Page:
Dozen to dissect: WR Chris Black

Editor's note: From now until the start of spring camp on March 16, TideNation will count down the 12 most intriguing players to watch on the Alabama football roster. Today we look at wide receiver Chris Black.

TUSCALOOSA, Ala. -- The offseason is about hype. With no games, few press conferences and no interaction with players, the time between the end of the regular season and spring practice is filled with conjecture and speculation about the depth chart, the rising stars and the players facing make-or-break seasons, among other topics.

Among the issues discussed by Alabama fans, none may be more talked about than wide receiver Chris Black. Though the rookie didn't play a single down during his first year on campus, he's one of the most highly anticipated attractions in 2013: Is he 100 percent? Where will he land on the depth chart? Is there any way he'll actually be better than fellow freshman Amari Cooper?

The questions, as ridiculous as they may seem from the outside looking in, are not unfounded. After all, Black was one of the most impressive youngsters during spring camp a year ago. He came to Alabama as the highest-rated receiver in the class, ranked above Cooper by most major recruiting services. Even Nick Saban, who rarely opens up about true freshman with the media, wasn't shy about discussing Black's talent. When he went down with a season-ending injury to his shoulder prior to the start of the regular season, Saban lamented the turn of events.

"He was doing a really good job and he wants to play so bad he can't see straight," Saban said at the time of the injury. "But this is one of the unfortunate things. We feel bad for him but everybody here is going to be very, very supportive. He's going to be an excellent player for us in the future."

Black came close to delivering a sneak preview toward the end of the season, though. With Kenny Bell and DeAndrew White out with serious injuries and Black cleared to practice, the rookie dressed out for the final two games of the season against Georgia and Notre Dame. It was a just-in-case scenario, but it illustrated just how valuable an asset he was thought to be. After all, why burn a redshirt for just two games? Why waste a year of eligibility unless he could make an impact?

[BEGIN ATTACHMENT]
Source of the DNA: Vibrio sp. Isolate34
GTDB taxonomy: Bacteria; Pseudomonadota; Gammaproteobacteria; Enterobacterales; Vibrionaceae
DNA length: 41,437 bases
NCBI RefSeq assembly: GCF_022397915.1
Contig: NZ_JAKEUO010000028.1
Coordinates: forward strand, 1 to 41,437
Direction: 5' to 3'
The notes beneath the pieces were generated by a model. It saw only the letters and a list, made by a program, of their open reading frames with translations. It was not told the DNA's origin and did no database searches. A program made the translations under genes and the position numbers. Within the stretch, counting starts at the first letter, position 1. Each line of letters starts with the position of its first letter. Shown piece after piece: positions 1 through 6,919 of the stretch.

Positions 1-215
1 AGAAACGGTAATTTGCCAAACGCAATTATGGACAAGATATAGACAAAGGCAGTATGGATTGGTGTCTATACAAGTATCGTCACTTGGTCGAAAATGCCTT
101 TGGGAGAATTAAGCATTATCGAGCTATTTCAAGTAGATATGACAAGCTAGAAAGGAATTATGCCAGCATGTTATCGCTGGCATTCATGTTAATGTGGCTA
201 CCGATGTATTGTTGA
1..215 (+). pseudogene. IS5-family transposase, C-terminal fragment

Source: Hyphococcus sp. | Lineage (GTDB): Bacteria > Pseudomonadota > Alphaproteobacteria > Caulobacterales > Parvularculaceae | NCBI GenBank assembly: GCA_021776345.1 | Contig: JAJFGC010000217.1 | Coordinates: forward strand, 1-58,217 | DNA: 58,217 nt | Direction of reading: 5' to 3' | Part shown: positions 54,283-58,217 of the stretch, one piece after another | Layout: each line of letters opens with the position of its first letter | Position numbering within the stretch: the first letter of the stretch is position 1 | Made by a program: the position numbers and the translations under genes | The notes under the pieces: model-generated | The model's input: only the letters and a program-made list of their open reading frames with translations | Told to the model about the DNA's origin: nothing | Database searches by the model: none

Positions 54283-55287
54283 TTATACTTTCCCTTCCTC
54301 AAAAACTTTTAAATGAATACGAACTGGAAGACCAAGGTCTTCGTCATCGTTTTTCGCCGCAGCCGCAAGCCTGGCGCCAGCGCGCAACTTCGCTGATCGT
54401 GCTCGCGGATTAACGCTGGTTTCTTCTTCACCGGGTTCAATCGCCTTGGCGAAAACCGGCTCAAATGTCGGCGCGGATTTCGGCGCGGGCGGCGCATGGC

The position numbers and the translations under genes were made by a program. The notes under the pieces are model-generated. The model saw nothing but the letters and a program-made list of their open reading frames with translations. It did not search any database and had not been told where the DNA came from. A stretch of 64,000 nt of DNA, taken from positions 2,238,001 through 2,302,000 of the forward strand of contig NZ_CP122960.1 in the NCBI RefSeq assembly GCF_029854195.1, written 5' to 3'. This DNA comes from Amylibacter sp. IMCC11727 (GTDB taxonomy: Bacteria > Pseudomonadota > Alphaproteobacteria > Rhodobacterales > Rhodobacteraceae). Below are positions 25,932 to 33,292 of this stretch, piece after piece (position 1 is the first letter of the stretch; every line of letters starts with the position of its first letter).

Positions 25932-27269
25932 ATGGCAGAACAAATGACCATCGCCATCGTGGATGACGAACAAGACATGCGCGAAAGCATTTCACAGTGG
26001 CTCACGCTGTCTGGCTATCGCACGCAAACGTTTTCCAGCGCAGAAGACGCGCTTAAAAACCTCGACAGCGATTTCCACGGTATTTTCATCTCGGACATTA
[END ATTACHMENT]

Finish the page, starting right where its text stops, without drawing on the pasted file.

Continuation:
The move never had to be made, but Black was able to practice with the team for more than a month. Dee Milliner, Alabama's former shutdown cornerback who is likely to be taken among the top five picks of next month's NFL draft, went against Black during bowl preparation. Like so many others, he came away impressed with his ability.

"Oh, great player for us," Milliner said of Black. "Wish he could have played for us this season. He could’ve been another receiver we could have used very much. But, unfortunately, he wasn’t able to. But the years to come you will see him."

Even with a stacked group of receivers -- a corps that includes up to seven potential contributors even with the imminent departure of Marvin Shinn -- Black is expected to make an impact whether that's from the slot position or as a reserve.

Starting Saturday, we'll see if Black can live up to the enormous hype. Like the backup quarterback who has never played a down but is clamored for by fans, we'll have to wait and see whether his talent is anything more than a mirage.